Victor Frost09/28/2014 at 07:14 0 comments

    So the first real version of the code is done! Check the link in the project links area for the main Git resource where you can download the code. 

    So, instead to starting with keyboard shortcuts, I decided to skip right to doing it properly with Midi. The available controls are: play, stop, fast forward, rewind, record, loop, and mackie keys Function 1 and Function 2. Most DAW and DVW software allow you to map function keys to whatever you want, so I mapped mine to adding a cue marker and the split clip command (the two I use the most). 

    It's taking a lot to resist feature creep. I'm really tempted to move things around and add a joystick(with select) to allow the ability to move the cursor around in the DAW. That sort of thing is useful for moving from one track to another, at which point you can arm tracks separately (ANOTHER BUTTON), adjust track volumes (a pot)... Feature creep is a dangerous thing.

    A couple of things I do want to add, however, is a nice menu system on the LCD. Maybe to change display options. Something like displaying the current timecode or using the LCD as a VU meter for the master channel.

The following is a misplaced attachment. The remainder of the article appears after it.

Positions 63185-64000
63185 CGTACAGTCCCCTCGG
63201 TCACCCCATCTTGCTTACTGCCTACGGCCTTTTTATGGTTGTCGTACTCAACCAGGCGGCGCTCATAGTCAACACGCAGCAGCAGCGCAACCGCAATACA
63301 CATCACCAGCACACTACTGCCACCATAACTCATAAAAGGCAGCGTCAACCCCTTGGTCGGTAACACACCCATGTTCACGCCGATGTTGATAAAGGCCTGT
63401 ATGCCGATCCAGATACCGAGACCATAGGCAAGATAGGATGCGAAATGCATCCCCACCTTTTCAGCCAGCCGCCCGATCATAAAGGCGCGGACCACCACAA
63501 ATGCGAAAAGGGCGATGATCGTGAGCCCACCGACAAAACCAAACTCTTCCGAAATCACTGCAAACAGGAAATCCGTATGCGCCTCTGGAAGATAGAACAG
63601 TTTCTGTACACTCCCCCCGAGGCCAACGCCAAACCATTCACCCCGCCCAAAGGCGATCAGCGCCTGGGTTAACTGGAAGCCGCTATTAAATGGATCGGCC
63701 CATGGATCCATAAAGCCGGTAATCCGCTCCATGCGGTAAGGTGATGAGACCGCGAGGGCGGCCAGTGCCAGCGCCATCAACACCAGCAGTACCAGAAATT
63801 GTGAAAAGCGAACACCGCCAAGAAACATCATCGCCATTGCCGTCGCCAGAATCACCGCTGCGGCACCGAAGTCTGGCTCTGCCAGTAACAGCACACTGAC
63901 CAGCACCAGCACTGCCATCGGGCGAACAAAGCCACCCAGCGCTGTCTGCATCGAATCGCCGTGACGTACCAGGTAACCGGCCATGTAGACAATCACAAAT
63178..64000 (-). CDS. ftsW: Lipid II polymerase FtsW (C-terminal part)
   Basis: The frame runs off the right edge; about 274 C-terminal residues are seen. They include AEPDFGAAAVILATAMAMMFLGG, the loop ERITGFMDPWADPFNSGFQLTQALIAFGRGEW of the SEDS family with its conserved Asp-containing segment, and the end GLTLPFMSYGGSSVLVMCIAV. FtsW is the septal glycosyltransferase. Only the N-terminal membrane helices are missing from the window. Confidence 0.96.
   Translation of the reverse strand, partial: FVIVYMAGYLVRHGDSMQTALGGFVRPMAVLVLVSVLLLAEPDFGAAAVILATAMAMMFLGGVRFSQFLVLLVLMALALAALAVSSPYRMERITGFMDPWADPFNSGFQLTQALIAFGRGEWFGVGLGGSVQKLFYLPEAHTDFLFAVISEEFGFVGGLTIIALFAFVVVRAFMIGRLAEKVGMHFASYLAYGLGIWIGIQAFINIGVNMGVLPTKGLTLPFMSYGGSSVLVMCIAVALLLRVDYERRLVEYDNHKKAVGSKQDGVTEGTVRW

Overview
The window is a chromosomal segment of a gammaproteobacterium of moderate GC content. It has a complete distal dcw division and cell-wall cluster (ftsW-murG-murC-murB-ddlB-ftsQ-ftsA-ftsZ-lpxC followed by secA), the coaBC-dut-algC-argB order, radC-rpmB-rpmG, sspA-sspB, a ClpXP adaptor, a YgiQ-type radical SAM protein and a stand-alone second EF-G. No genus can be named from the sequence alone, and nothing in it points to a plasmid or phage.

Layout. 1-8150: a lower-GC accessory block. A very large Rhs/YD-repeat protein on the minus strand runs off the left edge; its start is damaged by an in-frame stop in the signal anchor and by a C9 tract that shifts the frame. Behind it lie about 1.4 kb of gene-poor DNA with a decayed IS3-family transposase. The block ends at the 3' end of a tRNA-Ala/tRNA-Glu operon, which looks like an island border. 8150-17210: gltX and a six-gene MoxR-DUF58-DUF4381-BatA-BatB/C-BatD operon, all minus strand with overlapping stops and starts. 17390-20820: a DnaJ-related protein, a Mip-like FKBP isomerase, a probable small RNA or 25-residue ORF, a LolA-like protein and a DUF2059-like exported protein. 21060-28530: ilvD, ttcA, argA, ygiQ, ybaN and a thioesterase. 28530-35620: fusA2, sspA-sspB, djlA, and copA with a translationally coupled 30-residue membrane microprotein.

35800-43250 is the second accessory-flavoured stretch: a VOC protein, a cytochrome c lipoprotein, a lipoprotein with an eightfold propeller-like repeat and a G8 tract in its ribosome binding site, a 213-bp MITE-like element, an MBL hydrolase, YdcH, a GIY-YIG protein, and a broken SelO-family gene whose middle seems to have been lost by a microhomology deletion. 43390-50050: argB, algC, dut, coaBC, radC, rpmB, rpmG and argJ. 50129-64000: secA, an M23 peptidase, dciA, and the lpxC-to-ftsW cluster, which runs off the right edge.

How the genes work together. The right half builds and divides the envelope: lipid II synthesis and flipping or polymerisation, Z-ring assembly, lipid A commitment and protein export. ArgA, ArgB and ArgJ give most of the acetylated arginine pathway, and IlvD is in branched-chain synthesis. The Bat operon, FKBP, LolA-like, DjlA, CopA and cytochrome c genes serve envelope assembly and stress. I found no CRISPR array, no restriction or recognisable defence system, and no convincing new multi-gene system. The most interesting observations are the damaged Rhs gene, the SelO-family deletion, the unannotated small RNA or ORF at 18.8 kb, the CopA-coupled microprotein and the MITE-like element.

Going back to the subject of feature expansion, for a moment: I'm thinking that maybe the best way to do that is modularization. Have the transport controls be one device and then maybe make it so you can connect another module (say, a single track fader with mute, solo, and record arm buttons) via a port on the side. Maybe serial to serial connections, with the master device (the one connected to the computer via usb) passing the midi commands right through. Strictly speaking, this should already be possible. Maybe I'll test it out once the menu and lcd stuff gets done.

  • Spiritual Design Ancestor! (also some code)

    Victor Frost09/24/2014 at 08:25 0 comments

    I found the spiritual design ancestor of the design of OpenTransport at the local Goodwill. In retrospect, I probably should have bought it and re-used the case. Ah well.

    Also, I added the code I've been using to test the wiring, buttons, and libraries to the project links.

  • Hardware HO!!!!!

    Victor Frost09/16/2014 at 08:40 0 comments

    So, it should be said that this thing will, ultimately, be made out of wood and maybe some metal bits. No, I'm not trying to push some artisanal bullshit; I just really like the aesthetic of those old wooden cased radios. I got my degree in radio, so I may be biased. 

    ANYWAY, I couldn't really just have all the parts just loosely connected to the arduino while testing them, so I had to create something to mount them all to in the

     same basic shape of (what I think will be) the finished product. 

    TADA!!!